An advocate general from the Court of Justice of the European Union (CJEU) has today found that Oriol Junqueras should have been considered an MEP-elect from the moment the results were proclaimed and that such status "may not be conditional on the completion of any subsequent formality".
The case revolves around the decision by Spain's Central Electoral Commission to not include his name on its official list of MEPs-elect submitted to Brussels after May's election. The Supreme Court had not given him permission to leave provisional detention to take an oath of allegiance to the Constitution in the Congress they said was necessary.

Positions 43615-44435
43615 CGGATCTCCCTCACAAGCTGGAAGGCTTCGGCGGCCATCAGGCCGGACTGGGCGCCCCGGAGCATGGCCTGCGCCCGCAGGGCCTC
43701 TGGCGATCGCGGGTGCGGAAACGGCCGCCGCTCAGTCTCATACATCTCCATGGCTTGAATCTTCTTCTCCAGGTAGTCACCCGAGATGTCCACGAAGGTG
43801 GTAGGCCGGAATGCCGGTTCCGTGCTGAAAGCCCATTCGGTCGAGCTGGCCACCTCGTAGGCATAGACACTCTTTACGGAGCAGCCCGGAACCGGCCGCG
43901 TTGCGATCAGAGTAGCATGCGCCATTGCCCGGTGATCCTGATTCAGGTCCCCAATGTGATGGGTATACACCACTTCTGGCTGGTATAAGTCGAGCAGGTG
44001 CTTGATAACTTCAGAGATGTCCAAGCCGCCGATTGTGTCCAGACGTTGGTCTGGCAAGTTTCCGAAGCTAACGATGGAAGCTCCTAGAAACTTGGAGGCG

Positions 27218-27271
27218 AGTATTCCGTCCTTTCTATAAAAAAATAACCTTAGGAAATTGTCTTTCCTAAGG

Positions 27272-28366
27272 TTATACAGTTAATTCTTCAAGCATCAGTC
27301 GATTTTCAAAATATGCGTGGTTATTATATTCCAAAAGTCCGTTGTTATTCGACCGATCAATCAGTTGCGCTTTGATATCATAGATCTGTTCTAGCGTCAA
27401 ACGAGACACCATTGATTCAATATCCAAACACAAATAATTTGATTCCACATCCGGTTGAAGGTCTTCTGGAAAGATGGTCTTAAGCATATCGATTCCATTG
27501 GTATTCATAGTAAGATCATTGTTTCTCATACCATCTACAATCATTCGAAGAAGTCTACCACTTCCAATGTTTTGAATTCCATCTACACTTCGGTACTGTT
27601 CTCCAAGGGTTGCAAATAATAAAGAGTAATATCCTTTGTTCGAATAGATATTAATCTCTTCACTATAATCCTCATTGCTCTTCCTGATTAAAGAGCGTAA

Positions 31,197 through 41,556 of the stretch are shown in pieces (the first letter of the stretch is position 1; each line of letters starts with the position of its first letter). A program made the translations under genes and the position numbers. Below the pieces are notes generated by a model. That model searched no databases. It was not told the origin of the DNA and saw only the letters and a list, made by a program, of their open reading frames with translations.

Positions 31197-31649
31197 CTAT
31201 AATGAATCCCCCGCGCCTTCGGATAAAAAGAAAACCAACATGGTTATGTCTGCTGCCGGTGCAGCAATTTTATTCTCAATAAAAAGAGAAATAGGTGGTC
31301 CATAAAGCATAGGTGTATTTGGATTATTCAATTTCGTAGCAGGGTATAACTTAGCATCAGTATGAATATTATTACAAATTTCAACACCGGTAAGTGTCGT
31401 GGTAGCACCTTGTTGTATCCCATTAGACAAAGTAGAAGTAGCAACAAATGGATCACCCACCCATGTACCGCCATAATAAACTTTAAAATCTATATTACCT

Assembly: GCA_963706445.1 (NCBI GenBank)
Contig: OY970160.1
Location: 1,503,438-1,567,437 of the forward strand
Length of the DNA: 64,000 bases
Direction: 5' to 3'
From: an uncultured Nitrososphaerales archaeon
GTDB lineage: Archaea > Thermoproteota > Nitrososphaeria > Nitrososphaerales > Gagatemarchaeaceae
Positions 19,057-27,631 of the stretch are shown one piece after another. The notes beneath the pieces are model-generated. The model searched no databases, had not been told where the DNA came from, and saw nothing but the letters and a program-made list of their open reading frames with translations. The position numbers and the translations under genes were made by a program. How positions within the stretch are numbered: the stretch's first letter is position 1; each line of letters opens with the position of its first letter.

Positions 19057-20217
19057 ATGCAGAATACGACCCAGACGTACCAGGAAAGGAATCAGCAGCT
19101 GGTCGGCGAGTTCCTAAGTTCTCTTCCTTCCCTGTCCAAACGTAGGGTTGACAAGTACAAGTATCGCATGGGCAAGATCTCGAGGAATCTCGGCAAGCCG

Today's opinion states that "no provision makes the start of the mandate subject to the Member actually attending the inaugural session of the newly elected Parliament", so Junqueras would have enjoyed parliamentary immunity from that moment on 2nd July regardless. It notes, however, that this is now academic since he was sentenced to a ban from public office on 14th October this year.
Conclusions from the advocates general, in this case Maciej Szpunar from Poland, are not binding on the court, although the judges tend to follow their advice.
Besides Junqueras, this case could be relevant for Carles Puigdemont and Toni Comín, similarly blocked from taking their seats.